The documentary filmmaker and producer Norma Percy, who has persuaded a who’s who of world leaders to be interviewed for revelatory series such as The Death of Yugoslavia, The Second Russian Revolution and Inside Obama’s White House, is to be honoured later this week by journalists who write about broadcasting for a living.
At the 43rd Broadcasting Press Guild (BPG) Awards lunch on Friday, sponsored by Virgin TV, she will receive the Harvey Lee Award for Outstanding Contribution to Broadcasting. New York-born Norma Percy has been responsible, with Brian Lapping, for a host of award-winning documentaries made by the production company Brook Lapping. They include The Iraq War, Putin, Russia & The West, Iran & The West, The Fall of Milosevic, Endgame in Ireland, and Elusive Peace: Israel & The Arabs.
The Wall Street Journal called the company “The Rolls Royce of documentary makers” and the Observer said of Obama’s White House “It was as absorbing as any episode of The West Wing”. A BBC policy statement called this “a new genre of documentary which retells momentous events with meticulous objectivity, the principal actors recording their version of what happened. The narratives that emerge from The Death of Yugoslavia, The Second Russian Revolution and others are revelations.”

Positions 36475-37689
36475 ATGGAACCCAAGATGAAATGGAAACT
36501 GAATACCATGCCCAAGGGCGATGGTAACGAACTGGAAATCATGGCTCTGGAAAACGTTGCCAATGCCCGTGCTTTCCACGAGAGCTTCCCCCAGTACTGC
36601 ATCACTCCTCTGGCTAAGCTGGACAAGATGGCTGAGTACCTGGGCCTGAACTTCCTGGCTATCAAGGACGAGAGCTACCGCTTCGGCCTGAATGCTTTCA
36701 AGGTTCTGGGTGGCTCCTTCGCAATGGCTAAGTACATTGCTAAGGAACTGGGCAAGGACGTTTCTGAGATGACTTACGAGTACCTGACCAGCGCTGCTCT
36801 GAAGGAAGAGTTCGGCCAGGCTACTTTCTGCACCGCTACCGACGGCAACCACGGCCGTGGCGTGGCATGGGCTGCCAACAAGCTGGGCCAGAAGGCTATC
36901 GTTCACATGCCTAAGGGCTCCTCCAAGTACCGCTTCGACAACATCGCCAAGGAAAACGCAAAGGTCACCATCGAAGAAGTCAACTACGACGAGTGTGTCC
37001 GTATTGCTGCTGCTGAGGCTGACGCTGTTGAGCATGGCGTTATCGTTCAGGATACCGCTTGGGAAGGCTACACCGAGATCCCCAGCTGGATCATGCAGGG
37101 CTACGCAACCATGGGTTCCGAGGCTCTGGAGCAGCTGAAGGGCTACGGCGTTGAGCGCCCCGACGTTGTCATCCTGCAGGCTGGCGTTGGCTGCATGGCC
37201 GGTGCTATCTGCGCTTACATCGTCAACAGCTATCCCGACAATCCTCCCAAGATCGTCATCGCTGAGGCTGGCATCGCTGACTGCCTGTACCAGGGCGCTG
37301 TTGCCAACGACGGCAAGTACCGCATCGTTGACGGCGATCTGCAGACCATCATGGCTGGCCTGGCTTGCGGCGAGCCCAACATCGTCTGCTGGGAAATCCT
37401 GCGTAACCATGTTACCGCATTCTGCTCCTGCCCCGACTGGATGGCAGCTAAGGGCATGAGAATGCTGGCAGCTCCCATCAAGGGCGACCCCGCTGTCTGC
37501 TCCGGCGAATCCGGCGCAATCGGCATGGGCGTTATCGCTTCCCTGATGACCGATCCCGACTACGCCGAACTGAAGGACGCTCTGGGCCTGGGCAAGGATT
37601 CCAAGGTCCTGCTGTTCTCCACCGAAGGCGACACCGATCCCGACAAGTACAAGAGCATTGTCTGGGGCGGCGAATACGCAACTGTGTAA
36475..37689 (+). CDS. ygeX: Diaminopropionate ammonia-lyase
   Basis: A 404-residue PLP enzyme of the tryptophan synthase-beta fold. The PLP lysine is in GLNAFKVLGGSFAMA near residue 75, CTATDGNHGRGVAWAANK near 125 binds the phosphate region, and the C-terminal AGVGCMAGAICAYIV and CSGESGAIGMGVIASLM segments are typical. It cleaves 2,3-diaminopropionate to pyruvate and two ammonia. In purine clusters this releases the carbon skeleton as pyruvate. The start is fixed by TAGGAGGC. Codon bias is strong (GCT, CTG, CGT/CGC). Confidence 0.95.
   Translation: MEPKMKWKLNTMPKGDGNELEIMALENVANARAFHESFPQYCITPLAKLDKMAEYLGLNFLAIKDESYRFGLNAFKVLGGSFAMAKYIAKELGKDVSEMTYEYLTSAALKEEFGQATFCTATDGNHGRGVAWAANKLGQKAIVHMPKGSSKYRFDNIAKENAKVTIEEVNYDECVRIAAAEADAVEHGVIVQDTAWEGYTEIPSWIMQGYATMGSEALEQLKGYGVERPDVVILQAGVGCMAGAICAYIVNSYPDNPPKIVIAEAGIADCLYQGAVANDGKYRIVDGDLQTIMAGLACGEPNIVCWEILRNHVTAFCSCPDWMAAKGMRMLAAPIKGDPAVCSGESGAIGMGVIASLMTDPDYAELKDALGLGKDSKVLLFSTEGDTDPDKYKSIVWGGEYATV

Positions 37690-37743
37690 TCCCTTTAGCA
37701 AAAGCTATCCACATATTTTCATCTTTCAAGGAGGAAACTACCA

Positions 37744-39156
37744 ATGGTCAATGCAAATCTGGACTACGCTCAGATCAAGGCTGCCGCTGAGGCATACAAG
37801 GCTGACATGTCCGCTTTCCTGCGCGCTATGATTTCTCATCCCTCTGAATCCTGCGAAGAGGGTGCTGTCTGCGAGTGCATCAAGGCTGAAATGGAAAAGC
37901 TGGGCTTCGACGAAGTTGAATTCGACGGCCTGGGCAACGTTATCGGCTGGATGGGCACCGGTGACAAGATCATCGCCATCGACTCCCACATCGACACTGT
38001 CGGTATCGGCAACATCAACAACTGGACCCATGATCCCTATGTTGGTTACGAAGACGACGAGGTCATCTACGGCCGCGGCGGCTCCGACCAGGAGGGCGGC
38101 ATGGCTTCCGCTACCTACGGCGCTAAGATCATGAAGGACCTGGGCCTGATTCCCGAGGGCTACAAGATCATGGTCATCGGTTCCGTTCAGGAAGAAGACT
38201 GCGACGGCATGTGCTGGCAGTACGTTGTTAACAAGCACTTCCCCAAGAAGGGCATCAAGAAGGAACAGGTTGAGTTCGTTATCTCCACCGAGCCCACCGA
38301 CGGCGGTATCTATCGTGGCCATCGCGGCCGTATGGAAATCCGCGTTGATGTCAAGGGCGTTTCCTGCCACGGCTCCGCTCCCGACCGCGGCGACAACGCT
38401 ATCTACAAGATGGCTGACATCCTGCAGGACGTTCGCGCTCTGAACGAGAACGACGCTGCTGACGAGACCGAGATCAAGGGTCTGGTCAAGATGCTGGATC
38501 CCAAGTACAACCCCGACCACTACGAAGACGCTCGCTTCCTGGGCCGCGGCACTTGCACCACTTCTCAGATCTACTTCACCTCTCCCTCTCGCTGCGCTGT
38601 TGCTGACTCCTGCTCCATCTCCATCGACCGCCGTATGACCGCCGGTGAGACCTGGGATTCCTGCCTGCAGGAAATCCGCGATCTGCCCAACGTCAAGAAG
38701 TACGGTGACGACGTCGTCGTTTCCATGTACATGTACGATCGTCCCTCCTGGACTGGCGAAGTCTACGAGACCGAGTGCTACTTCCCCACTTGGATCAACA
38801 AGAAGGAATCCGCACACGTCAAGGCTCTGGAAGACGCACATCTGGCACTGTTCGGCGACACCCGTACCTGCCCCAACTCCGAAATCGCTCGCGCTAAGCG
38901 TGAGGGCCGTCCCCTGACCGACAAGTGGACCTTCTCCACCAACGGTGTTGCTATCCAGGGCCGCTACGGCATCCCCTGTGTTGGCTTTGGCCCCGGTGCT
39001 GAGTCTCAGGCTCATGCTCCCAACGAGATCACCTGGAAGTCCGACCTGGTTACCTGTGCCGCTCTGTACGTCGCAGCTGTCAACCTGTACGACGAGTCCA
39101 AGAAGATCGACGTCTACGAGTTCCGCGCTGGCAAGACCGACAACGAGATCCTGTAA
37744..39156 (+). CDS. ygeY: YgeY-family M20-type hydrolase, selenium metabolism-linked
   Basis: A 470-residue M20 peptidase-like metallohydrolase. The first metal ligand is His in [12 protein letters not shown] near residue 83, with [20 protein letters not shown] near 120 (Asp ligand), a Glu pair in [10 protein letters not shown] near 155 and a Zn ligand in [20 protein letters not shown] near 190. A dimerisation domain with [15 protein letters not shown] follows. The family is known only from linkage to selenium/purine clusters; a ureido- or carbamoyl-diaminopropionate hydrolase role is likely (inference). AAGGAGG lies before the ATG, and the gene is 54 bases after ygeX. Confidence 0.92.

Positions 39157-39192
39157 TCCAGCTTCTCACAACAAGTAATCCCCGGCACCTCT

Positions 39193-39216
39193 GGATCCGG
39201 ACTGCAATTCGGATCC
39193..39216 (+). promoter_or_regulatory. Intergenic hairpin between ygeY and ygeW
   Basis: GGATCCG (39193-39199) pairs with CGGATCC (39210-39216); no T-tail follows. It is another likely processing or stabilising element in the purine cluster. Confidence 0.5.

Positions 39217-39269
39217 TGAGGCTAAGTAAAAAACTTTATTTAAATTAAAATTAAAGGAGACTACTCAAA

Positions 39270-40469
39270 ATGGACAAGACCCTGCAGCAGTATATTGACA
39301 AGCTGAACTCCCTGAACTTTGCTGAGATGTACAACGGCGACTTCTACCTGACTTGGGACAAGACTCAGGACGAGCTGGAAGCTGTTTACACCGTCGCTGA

The BPG’s chairman Caroline Frost said: “In this headline-grabbing age, when we are fed with more breaking news than we have capacity to process, Norma Percy’s films have become not just thought-provoking but increasingly necessary. She inspires other filmmakers, broadcasters and journalists with her adherence to truth and determination to bring us the whole picture.”
The BPG Awards are highly prized by programme-makers because they are selected independently by journalists who write about TV and radio – correspondents, critics and previewers. The awards lunch, at the Theatre Royal Drury Lane on Friday, will be attended by the winners, BPG members and leading broadcasting executives.